Growing overcapacity is causing an increase in the idle containership fleet across all ship sizes and apparently in all seasons and, according to shipping consultancy Drewry, it is likely that some of the newly idled ships will be sold for demolition, particularly the older Panamax vessels.
Increased idling of boxships has happened on a larger scale, Drewry said, as the consultancy found that over 300 containerships, with a combined capacity of over 800,000 TEU, were idle in early July, supposedly the start of the Asian export peak season, while in July of the two previous years, less than a quarter of this capacity was idled.
There are several factors which could have influenced these market developments.
Namely, the peak season in the transpacific is rather weak with a combination of low freight rates and muted demand which “must have played a part in the unusual decision of carriers to lay up ships in July,” Drewry said. Furthermore, there are speculations that carriers are trying not only to park unused capacity but also to bring spot rates back up by increasing load factors on remaining active ships.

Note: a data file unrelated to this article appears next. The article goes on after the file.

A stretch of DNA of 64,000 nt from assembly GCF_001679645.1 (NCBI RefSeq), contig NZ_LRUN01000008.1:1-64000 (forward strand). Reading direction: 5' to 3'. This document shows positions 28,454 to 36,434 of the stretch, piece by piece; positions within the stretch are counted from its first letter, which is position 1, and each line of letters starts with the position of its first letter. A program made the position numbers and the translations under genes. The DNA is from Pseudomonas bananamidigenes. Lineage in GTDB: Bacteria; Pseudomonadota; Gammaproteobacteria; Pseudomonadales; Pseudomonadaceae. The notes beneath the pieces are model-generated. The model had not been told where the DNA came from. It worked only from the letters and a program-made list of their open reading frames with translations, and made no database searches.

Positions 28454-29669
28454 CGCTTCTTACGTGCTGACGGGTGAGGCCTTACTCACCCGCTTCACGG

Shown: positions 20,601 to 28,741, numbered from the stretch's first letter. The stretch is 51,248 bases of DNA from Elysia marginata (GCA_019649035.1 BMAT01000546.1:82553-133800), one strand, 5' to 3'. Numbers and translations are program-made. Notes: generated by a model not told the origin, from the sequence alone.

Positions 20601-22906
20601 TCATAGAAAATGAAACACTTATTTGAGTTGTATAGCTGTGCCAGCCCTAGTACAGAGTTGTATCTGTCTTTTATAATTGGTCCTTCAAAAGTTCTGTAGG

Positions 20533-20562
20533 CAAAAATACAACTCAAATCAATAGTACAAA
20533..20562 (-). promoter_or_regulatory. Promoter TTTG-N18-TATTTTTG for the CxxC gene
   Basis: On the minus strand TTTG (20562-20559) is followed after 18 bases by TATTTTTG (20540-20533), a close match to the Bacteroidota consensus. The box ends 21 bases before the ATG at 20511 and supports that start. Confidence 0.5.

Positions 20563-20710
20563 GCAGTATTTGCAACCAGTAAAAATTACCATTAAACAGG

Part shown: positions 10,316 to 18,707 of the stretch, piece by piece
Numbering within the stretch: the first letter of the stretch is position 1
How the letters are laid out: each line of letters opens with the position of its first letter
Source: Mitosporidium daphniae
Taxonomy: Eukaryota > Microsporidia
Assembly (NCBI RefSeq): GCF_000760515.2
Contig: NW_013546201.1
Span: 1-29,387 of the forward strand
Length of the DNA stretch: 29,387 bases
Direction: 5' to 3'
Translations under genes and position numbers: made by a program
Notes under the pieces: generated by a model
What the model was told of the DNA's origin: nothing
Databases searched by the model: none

Idle ships of 3,000-5,000 TEU and 5,000-8,000 TEU have become considerably more common than in the past two years, while there are only five very large idle ships of 13,000 TEU.
As deliveries of new ships continue, carriers are starting to run out of options in how to deploy even their largest ships in today’s oversupplied market.
An increasing number of Panamax ships with capacities of about 4,500-5,000 TEU are now idle, following the opening of the expanded Panama Canal, while even the smaller ship segment of less than 3,000 TEU is seeing a trend towards inactivity.
As a percentage of the global fleet, the idle fleet this peak season represents about 4%, despite the increase in demolitions, up from just 1% this time last year, which “does not bode well for asset utilisation during the slow season,” according to Drewry.